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Yaiba: Ninja Gaiden Z

Yaiba: Ninja Gaiden Z

This zombified, comic book-looking offshoot of the Ninja Gaiden franchise fails to impress.

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It's a disappointing end to what looked to be an interesting project; Team Ninja's combat precision overlaid with Spark Unlimited's B-movie splatterhouse slasher, and the project overseen by ex-Dead Rising producer Keiji Inafune.

The result is an unbalanced hodgepodge; not quite excelling at one thing or the other. The game uses its namesake to try and nudge itself into the same exclusive sub-group of the action adventure genre as Bayonetta and Metal Gear Rising, in which tight mechanics, smart camera work and clear visual cues reign supreme. It misses the mark of the first, completely cocks up the second and finds that the cel-shaded approach working against its better interests in the end.

The story sees cyborg ninja man Yaiba on a revenge mission, chasing series hero Ryu Hayabusa, but he's forced to hack his way through a city of zombies first. With a few exceptions, Yaiba (and indeed, Inafune, who's also character designer on the project) draws its enemy pool from the undead. We've zombie brides, grenade-tossing troopers, fire-breathers, clowns... and all come with their own attack patterns. The game is quick to introduce each type, then shuffle them like a card deck to generate different group combinations. Packed like sardines between all these are your standard shuffling zombie types; singularly, a low-level threat. But the game tosses several hordes at you at any one time.

The idea for these, perhaps, is some brainless slash filler as respite between the more substantial threats. However, with the camera pulled way out, as it is at default, and the overabundance of black ink in the cartoonish visuals, it is all too easy to loose track of Yaiba in the throng. Down enemies to the end of their life bar and an exclamation point will flash above them to indicate a cutscene execution (which also spawns some health pickups) is available. These red markers inadvertently are the only thing to anchor your eye to your whirling dervish of a swordsman.

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Yaiba: Ninja Gaiden Z

Yaiba's combat isn't excessively complex, nor the multi-branching combo chains too long. You've a standard sword attack, punch and a roundhouse flail move. The upgrade system on all three is relatively simply and flirts its wares all too quickly. Arguably most clashes aren't built for a multitude of moves. The pattern for anything other than the horde is short combo attack, dash away. Block, await an opening, dash in, repeat. There's a real zip to the combat, and we rarely if ever had a problem directing Yaiba to which enemy we wanted to tackle next. Some of the game's peers can't even get that fundamental control issue right.

But the difficulty of these clashes feels slightly unbalanced. Aside from the fact that you can miss the split-second visual cue of an enemy winding up a special attack amidst the muddy chaos on screen (even if you're sure where you are on it), there's sudden difficulty spikes even buried within a tough-but-bearable one-on-one clash. Speedy and accurate projectiles become your nemeses (we never worked out the correct timing of countering helicopter missiles).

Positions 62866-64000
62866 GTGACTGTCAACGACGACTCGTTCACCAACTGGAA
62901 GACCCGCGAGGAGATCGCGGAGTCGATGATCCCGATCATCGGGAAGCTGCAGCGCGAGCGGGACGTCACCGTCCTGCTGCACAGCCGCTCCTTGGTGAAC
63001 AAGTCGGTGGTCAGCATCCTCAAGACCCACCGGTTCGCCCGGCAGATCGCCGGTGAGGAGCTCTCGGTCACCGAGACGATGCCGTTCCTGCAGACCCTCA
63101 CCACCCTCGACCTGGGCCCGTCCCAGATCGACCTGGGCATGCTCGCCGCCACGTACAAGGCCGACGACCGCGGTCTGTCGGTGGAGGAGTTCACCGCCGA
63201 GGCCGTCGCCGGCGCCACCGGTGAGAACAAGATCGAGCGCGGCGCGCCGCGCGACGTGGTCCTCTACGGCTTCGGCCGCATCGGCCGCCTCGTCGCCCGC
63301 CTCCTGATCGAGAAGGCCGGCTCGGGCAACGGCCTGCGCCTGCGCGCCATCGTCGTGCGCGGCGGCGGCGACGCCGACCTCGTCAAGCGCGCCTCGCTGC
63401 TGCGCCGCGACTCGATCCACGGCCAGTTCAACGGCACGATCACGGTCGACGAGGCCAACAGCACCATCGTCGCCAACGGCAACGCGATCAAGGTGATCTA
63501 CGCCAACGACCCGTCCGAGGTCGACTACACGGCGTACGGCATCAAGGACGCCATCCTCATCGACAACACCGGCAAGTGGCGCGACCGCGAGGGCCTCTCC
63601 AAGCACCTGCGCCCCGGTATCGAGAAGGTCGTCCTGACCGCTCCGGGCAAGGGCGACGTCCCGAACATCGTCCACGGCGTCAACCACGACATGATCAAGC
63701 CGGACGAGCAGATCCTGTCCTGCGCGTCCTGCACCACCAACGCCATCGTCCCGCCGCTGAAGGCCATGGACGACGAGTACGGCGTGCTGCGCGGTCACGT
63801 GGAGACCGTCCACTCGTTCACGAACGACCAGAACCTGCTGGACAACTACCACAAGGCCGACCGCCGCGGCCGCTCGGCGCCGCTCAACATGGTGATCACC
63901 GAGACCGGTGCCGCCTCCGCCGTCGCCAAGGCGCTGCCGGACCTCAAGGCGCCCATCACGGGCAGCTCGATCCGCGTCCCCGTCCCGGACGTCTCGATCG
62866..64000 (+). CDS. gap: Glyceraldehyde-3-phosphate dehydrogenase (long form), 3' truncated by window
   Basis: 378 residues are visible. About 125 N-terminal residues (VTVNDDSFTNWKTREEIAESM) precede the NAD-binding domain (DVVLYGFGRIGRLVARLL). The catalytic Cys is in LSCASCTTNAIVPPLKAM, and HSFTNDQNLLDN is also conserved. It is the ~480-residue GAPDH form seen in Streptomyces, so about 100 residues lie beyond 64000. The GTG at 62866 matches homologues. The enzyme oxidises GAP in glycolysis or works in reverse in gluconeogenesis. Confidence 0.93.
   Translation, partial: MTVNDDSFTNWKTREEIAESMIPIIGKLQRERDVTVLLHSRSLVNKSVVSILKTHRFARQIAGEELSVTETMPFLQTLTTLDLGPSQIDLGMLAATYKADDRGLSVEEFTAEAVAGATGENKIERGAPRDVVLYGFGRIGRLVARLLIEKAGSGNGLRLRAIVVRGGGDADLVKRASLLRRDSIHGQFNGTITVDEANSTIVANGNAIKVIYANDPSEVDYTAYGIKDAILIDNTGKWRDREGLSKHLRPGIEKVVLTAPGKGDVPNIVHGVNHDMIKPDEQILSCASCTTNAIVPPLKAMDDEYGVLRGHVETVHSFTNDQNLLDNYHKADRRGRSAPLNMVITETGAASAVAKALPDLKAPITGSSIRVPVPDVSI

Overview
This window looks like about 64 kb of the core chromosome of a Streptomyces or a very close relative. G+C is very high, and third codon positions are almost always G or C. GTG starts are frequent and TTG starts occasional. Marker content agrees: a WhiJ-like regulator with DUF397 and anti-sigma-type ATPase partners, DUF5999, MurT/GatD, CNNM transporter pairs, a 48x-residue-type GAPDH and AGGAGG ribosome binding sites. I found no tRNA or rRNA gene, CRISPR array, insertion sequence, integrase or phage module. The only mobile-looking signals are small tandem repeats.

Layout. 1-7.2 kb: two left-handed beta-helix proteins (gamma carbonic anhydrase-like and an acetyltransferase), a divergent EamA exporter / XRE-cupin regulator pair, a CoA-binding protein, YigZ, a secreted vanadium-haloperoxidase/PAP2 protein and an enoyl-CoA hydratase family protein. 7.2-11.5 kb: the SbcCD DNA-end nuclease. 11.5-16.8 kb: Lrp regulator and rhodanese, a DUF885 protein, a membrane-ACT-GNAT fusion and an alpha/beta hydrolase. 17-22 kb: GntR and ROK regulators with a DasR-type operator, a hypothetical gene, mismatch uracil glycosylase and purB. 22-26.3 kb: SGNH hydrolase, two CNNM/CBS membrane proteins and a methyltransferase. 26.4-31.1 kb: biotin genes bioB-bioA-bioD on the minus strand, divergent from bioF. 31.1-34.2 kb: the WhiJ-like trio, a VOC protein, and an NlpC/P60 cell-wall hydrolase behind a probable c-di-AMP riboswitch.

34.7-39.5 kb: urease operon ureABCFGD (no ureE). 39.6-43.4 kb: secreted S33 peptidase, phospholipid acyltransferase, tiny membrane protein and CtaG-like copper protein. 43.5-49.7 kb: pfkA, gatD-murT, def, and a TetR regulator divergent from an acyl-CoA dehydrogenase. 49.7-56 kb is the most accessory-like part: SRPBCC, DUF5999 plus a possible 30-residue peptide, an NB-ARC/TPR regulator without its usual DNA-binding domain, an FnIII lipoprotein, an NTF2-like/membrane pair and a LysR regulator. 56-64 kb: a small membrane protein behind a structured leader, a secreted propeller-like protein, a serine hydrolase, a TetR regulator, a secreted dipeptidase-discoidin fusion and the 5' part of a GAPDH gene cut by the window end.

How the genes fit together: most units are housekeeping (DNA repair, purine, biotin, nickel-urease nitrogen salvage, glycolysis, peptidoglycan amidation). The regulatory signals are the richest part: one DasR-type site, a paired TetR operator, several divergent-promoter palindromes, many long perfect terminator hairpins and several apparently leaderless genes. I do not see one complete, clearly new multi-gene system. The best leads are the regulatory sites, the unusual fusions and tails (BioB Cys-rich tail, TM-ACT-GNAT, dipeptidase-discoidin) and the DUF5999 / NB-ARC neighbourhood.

Hard to counter, harder to dodge when you're getting battered windmilling undead creatures. The game continually slams you with close range attackers and one or more long ranger aggressors, and the arenas aren't big enough to free up some breathing space between either sets of foes. Again, this is partly due to the camera and visual style. In cutscenes, the cel-shading works well, but during actual gameplay the colour-coding doesn't fit.

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Yaiba: Ninja Gaiden Z

Between the hacking and slashing, you've got the odd smattering of almost-QTE platform sections, and the occasional light puzzle. They break up the action, but are little to write home about. There's a few collectables dotted throughout each level. Some offer character perks, but others are just text files that you'll likely be uninterested in reading through.

As stated, it's a real shame. Yaiba doesn't come across as a likeable lead and there's some questionable content that'll add fire to the sexism row in gaming. It's not an overly-long game (one of our colleagues clocked it in five hours), but even that seems to drag.

At its best, it's low-brow gory fun, but in light of not only its peers, who it can't match in any department, but in comparison to some of the great games releasing at the moment, it's definitely one of the poorer titles of 2014.

04 Gamereactor UK
4 / 10
Comic book visuals look good in cutscenes, it's not as bad as Rambo: The Video Game
Camera work is poor, hard to see what's happening, some fights can frustrate, fairly short
overall score
is our network score. What's yours? The network score is the average of every country's score

Related texts

Yaiba: Ninja Gaiden ZScore

Yaiba: Ninja Gaiden Z

REVIEW. Written by Gillen McAllister

"At its best, it's low-brow gory fun, but in comparison to some of the great games releasing at the moment, it's definitely one of the poorer titles of 2014."

Yaiba: Ninja Gaiden Z

Yaiba: Ninja Gaiden Z

PREVIEW. Written by Gillen McAllister

After talking to its creators over this past year, we finally get some hands-on time with the opening of Yaiba.

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